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02 Prompt and faithful payment of all the foregoing promissory notes was
secured by the following deeds of assignment executed by
G.R. No. 153827 April 25, 2006 ASIAKONSTRUKT in favor of PCIBANK:

ASIAN CONSTRUCTION AND DEVELOPMENT (a) Deed of Assignment of Receivables/Contract Proceeds dated
CORPORATION, Petitioner, 20 July 1994… where ASIAKONSTRUKT assigned its receivables
vs. from its Contract … with the National Power Corporation (NPC) in
PHILIPPINE COMMERCIAL INTERNATIONAL BANK, Respondent. the amount of ….P54,500,000;

DECISION (b) Deed of Assignment of Receivables … dated 28 June 1995 …

where ASIAKONSTRUKT assigned its receivables from its Contract
… with the NPC in the amount of …P26,281,000.00;
(c) Deed of Assignment of Receivables dated 28 August 1995 …
In this petition for review under Rule 45 of the Rules of Court, petitioner where ASIAKONSTRUKT assigned its receivables from its Sub-
Asian Construction and Development Corporation or "ASIAKONSTRUKT," Contract with ABB Power, Inc., in the amount of P43,000,000.00;
seeks the reversal and setting aside of the decision 1dated March 15, 2002
and the Resolution2 dated June 3, 2002 of the Court of Appeals (CA) in CA-
G.R. CV No. 68189. The assailed decision affirm with modification the (d) Deed of Assignment of Contract Proceeds dated 27 March 1996
Summary Judgment rendered by the Regional Trial Court (RTC) of Makati … where ASIAKONSTRUKT assigned its receivables from its
City in an action for a sum of money thereat commenced by the herein contracts with PNOC … in the aggregate amount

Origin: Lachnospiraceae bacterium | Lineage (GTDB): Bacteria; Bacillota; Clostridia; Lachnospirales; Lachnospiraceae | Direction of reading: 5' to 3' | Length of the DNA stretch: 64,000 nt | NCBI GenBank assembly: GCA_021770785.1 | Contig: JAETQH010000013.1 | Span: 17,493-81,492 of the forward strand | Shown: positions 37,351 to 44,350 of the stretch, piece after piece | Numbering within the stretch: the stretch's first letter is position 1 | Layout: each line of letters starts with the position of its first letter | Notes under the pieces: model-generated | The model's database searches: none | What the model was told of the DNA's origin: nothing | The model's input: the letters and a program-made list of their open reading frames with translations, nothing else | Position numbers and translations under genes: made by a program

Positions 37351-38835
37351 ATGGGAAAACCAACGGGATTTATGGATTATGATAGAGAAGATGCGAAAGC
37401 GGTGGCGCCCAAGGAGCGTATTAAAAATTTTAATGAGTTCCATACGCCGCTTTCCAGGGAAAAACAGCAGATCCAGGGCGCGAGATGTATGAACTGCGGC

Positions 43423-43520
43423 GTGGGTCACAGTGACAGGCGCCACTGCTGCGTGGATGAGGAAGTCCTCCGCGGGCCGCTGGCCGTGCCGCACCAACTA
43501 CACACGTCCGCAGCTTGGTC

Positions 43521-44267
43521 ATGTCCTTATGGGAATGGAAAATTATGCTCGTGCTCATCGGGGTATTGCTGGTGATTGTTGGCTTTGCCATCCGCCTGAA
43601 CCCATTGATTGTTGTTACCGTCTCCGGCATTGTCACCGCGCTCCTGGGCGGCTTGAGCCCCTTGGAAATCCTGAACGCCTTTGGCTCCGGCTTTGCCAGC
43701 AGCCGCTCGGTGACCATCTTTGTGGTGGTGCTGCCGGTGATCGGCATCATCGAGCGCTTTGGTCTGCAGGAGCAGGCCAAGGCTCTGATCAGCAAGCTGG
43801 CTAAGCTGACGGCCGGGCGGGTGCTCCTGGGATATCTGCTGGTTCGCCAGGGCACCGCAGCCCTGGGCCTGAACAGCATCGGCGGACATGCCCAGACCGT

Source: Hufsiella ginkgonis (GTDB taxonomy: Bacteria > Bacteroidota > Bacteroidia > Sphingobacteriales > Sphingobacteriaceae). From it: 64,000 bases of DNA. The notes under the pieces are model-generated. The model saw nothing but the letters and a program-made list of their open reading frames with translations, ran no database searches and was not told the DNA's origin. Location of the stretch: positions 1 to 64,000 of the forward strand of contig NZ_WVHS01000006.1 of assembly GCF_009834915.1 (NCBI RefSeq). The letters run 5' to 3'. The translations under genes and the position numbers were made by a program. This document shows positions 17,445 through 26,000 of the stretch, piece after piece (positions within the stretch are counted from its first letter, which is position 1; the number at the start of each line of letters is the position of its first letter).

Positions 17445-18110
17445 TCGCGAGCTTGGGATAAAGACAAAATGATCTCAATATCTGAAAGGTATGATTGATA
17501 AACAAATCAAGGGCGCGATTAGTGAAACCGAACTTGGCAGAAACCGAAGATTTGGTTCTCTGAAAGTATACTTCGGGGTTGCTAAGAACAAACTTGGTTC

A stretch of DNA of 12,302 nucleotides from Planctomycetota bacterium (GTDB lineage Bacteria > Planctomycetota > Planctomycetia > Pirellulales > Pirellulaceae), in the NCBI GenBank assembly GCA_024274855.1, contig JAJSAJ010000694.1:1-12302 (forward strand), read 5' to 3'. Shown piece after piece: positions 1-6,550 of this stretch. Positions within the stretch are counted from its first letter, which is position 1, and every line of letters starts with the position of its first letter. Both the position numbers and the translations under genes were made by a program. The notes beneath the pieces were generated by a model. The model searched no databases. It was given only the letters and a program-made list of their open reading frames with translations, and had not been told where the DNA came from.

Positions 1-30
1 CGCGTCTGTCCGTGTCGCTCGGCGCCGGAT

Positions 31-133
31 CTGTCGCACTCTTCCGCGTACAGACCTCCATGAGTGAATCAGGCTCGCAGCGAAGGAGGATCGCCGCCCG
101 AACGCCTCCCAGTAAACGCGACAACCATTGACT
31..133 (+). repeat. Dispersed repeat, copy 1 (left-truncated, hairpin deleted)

respondent, Philippine Commercial International Bank (PCIBANK) against of P46,000,000.00; and
the petitioner, while the challenged resolution denied petitioner’s motion for
reconsideration. (e) Deed of Assignment of Contract Proceeds … dated 20 February
1997 … where ASIAKONSTRUKT assigned its receivables from
The facts: the Ormat Philippines, Inc., in the aggregate amount of
On February 24, 1999, in the RTC of Makati City, respondent PCIBANK filed
a complaint3 for a sum of money with prayer for a writ of preliminary 2.03 All the foregoing deeds of assignments stipulate, among others, the
attachment against petitioner ASIAKONSTRUKT. Docketed as Civil Case following terms and conditions:
No. 99-432, the complaint alleged, inter alia, as follows:
a) The assignment is for the purpose of securing payment of the
FIRST CAUSE OF ACTION principal amount and the interests and bank charges accruing
thereon, the costs of collecting the same and all other expenses